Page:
Thursday, March 23rd, 2023 22:38:36

Two States That Help Decide Who Will Rule At The Centre

Updated: March 15, 2014 1:11 pm

Both states with Uttar Pradesh sending 80 and Bihar 40 MPs to the Lok Sabha, which is just a little less than 20 per cent of the total strength of 545, play a decisive role as to which party and which leader would rule at the Centre for five years. The scramble for alliances and for garnering maximum number of voters by almost all national and regional parties is thus no surprise. In such a scenario, Aaya Rams and Gaya Rams have surfaced on a big scale. In Bihar, it’s become a big business and in UP, it’s expected to start by next month when campaigning begins in real earnest.

In Bihar, Nitish Kumar’s party JD(U) had been in power with the Bharatiya Janata Party for over a decade and a half. But a few months ago, JD(U) broke away from the BJP, because it selected Narendra Modi to be its prime minister nominee. This clashed with Nitish Kumar’s ambition to ascend to the top gaddi. Now he is alone and will fight the general elections alone, unless Congress, presently in tie-up with Lalu Yadav’s RJD, decides for greener pastures. But if Nitish Kumar joins hand with Congress, he is likely to lose a large segment of Muslims.

In the last 2009 elections, JD(U)-BJP combine won 34 seats—JD(U) 22 and BJP 12. But in the coming elections, either alone or with Congress JD(U) is not predicted to go into double digit and that would end his dream of becoming prime minister.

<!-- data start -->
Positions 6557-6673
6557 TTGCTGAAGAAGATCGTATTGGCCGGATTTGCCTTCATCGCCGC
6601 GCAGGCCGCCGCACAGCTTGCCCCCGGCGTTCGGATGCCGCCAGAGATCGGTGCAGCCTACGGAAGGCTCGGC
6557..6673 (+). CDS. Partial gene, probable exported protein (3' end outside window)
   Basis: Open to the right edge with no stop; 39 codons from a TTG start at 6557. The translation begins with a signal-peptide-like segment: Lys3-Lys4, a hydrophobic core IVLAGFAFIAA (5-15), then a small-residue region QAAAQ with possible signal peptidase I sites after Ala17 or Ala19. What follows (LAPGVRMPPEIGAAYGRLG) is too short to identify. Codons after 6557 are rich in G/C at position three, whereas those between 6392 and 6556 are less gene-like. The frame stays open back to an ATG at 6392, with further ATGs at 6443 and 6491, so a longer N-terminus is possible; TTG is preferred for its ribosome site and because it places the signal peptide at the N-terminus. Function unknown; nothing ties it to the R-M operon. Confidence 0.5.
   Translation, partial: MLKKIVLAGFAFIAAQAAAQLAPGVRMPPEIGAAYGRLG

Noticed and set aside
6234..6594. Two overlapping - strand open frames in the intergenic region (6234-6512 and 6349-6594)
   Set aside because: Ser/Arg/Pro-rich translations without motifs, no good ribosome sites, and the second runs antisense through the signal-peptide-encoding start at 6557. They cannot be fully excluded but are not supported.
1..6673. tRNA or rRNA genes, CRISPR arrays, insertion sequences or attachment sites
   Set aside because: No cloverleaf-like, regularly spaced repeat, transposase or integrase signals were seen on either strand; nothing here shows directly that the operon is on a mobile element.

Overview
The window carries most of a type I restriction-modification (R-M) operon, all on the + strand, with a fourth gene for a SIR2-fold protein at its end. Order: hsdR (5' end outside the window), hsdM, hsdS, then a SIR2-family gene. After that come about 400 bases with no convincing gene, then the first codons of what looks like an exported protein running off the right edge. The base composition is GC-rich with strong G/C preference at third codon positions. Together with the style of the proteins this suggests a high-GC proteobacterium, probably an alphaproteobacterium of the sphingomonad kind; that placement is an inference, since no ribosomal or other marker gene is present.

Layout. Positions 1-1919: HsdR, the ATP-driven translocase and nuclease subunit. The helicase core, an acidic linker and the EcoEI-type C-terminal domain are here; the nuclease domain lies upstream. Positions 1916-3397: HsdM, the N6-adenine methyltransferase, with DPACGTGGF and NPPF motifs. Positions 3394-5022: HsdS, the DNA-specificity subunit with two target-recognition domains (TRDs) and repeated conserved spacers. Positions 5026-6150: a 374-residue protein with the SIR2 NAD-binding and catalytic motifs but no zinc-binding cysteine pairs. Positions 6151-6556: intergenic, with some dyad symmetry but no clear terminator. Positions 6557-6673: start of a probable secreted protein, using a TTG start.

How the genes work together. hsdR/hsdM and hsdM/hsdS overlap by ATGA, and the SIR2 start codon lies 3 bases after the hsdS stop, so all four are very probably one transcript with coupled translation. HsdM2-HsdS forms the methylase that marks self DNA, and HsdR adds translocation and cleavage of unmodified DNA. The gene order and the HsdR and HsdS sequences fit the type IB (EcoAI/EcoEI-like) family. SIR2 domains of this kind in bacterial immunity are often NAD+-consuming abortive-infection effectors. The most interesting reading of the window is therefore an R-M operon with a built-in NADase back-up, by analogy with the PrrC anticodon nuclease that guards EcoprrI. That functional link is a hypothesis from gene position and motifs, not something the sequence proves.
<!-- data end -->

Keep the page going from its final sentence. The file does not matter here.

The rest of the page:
Earlier, the indication was that the Congress Party would align with his JD(U) but obviously it did not materialise. It aligned with Lalu Yadav’s RJD. That is the present situation. The Congress bosses presumed that Ramvilas Paswan’s LJP was already with Lalu. But now Paswan has been flirting with the BJP. If he does, the boycott of Modi by the so-called secularists would go for a toss.

Then the report came that 13 MLAs out of 22 of Lalu had rebelled. Later nine returned, and others were also slated to get back. This has led to a fierce exchange of accusations between Lalu and Nitish. Yet Lalu succeeded in salvaging his reputation and leadership. But if Paswan joins BJP, it would be a serious setback to him. The Congress might have a rethink and try to woo Nitish. This is why Lalu has been desperately trying to woo him back. All the posturing by Paswan is to extract nine seats for his party, which neither RJD nor BJP would agree to. And that could make Paswan try to join Nitish. But having been rejected by both RJD and BJP, he would not be able to blackmail Nitish. He could end up regretting his avarice. In fact alliance with Congress could alienate a large segment of Muslims. Left in the lurch, it might continue with Lalu and both being losers could decimate each other.

The field is, less than just two months away from elections, is thus wide open for the BJP. Sushil Modi, former deputy chief minister under Nitish, is credited widely for whatever development has taken place. This would help along with Modi rallies to get more to vote for the BJP. Sushil Modi has already quipped: “It was the BJP that helped Nitish to rise, now the BJP would bring him down.”

A word about Aaya Rams and Gaya Rams—their business is bound to become more lucrative as the election dates near. But the dissidence may end up weakening the anti-BJP front in Bihar. The situation that is developing with Aaya Rams and Gaya Rams could also split the Muslim votes in the state. All this would help BJP increase its tally in the state.